But libertarianism is the closed and airless system. On the other side, liberals/Democrats presume, not without some evidence, that any Republican presidential candidate will be generally repellent to Americans. But who exactly do they have on their bench that will warm the cockles of Americans? Hillary Clinton's early big numbers (even in the Reason-Rupe Poll!) are almost certainly more a function of her name recognition than her popularity, especially in the wake of the utter disaster that was her turn as Secretary of State. After her, who?
More important, at least from my perspective, is to understand "the libertarian moment" (such as it is) is profoundly pre-political. It will inform electoral politics but is separate from and prior to politics. As Draper writes it up:
Gillespie likes to point out that unlike the words "Democrat" and "Republican," "libertarian" should be seen as a modifier rather than a noun — an attitude, not a fixed object. A cynic might assert that this is exactly the kind of semantic cop-out that relegates Gillespie's too-cool-for-school sect to the margins. Not surprisingly, he begged to differ. "It's wedded to an epistemological humility," he told me, "that proceeds from the assumption that we don't know as much as we think we do, and so you have to be really cautious about policies that seek to completely reshape the world. It's better to run trials and experiments, as John Stuart Mill talked about. The whole point of America — and this is an admixture of Saul Bellow and Heidegger and Jim Morrison lyrics — is that it's in a constant state of becoming, constantly changing and mongrelizing. We're doing exactly what free minds and free markets allow you to do. Part of why I'm a libertarian is that if you restrict people less, interesting stuff happens."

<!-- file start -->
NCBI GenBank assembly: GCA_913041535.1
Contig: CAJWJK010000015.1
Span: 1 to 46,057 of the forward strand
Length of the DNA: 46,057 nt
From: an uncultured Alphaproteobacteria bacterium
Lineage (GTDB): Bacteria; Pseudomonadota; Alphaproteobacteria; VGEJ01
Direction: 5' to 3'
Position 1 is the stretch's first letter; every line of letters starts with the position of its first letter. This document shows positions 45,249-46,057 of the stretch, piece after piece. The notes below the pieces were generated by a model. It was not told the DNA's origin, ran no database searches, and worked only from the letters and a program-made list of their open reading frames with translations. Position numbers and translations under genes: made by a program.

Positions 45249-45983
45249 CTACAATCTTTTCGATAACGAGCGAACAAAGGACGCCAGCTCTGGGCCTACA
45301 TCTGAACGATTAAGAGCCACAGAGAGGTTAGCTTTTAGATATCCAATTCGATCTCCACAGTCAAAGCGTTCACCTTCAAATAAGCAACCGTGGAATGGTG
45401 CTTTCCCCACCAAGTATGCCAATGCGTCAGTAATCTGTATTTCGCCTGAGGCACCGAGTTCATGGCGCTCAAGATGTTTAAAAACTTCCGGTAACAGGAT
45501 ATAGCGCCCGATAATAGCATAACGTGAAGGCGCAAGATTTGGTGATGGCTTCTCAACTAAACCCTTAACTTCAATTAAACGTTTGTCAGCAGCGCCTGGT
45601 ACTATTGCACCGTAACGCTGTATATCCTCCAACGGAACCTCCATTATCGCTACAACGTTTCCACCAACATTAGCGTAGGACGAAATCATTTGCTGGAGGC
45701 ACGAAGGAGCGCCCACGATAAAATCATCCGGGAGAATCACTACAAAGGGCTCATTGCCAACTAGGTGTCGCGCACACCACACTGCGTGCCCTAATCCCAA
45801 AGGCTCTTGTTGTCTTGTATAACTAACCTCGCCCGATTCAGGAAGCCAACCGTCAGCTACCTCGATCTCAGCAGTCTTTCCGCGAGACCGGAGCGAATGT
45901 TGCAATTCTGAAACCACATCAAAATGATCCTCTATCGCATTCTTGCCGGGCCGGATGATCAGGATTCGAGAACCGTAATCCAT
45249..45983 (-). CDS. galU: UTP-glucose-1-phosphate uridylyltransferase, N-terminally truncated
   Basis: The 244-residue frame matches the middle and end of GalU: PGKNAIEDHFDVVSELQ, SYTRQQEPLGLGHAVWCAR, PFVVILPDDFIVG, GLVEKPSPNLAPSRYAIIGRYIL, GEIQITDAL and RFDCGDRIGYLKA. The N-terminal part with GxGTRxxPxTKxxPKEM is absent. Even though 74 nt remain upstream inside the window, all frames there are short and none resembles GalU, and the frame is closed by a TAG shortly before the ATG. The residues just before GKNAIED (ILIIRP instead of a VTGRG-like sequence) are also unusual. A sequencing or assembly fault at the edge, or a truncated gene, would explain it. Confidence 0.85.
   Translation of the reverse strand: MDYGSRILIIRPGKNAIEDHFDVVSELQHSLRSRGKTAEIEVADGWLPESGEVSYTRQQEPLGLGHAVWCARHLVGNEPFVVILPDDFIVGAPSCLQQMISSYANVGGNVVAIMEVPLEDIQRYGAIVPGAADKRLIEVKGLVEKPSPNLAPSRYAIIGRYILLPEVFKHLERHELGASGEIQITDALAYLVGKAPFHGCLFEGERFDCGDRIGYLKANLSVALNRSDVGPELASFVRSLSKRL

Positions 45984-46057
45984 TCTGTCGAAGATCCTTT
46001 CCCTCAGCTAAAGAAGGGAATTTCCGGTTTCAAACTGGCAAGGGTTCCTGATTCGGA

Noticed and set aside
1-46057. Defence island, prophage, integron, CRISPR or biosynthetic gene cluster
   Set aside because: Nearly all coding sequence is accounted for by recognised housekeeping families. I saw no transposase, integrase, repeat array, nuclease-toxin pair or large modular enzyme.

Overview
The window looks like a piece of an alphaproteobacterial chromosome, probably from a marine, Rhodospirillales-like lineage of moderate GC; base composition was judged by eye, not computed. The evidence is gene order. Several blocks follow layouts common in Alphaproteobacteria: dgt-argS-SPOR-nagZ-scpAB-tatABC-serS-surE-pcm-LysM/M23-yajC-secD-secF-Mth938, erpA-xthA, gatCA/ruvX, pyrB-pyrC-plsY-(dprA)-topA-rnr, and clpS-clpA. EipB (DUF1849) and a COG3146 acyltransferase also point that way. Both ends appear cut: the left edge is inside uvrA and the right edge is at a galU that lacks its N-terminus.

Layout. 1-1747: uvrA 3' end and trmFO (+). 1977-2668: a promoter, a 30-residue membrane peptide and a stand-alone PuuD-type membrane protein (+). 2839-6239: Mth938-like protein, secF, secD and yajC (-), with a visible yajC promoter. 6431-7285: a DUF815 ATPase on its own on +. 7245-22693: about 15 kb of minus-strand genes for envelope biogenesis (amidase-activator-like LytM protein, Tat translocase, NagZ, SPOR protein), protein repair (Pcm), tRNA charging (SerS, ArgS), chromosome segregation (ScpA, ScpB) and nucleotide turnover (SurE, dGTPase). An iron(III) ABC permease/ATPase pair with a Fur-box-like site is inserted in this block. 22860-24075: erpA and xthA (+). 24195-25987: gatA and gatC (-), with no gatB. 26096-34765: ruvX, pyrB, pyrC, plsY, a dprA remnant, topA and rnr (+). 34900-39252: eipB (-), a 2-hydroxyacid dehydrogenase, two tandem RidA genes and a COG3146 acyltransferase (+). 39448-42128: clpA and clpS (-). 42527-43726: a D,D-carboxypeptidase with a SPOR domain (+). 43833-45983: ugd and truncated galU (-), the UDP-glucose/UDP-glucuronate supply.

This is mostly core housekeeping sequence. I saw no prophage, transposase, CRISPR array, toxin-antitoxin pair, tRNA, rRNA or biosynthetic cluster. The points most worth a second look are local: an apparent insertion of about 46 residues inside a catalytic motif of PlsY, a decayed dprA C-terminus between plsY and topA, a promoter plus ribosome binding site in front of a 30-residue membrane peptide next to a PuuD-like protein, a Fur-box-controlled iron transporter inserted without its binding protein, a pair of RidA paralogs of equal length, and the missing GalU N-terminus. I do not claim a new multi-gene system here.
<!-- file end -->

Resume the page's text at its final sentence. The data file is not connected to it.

Continuing his riff with beatnik locomotion, he added: "It's like what happens in garages. Rock bands form in garages. Computer companies. And O.K., occasionally serial murders. But as long as you're not just parking your car there, garages are always interesting."
If you can't recognize that we already live in this world, you need to get out of your own head more. For the entirety of the 21st century, Americans have been smothered by godawful politics, first from the right and then from the left. And yet, folks are still getting on with their lives regardless, asking less permission and figuring out workarounds to live the lives they prefer (this is the large point of my and Matt Welch's Declaration of Independents). And if you don't understand that such attitudes are growing and flourishing in every aspect of contemporary America—in churches, in business, in education, in entertainment, you name it—you'll never understand that it's coming soon to politics too.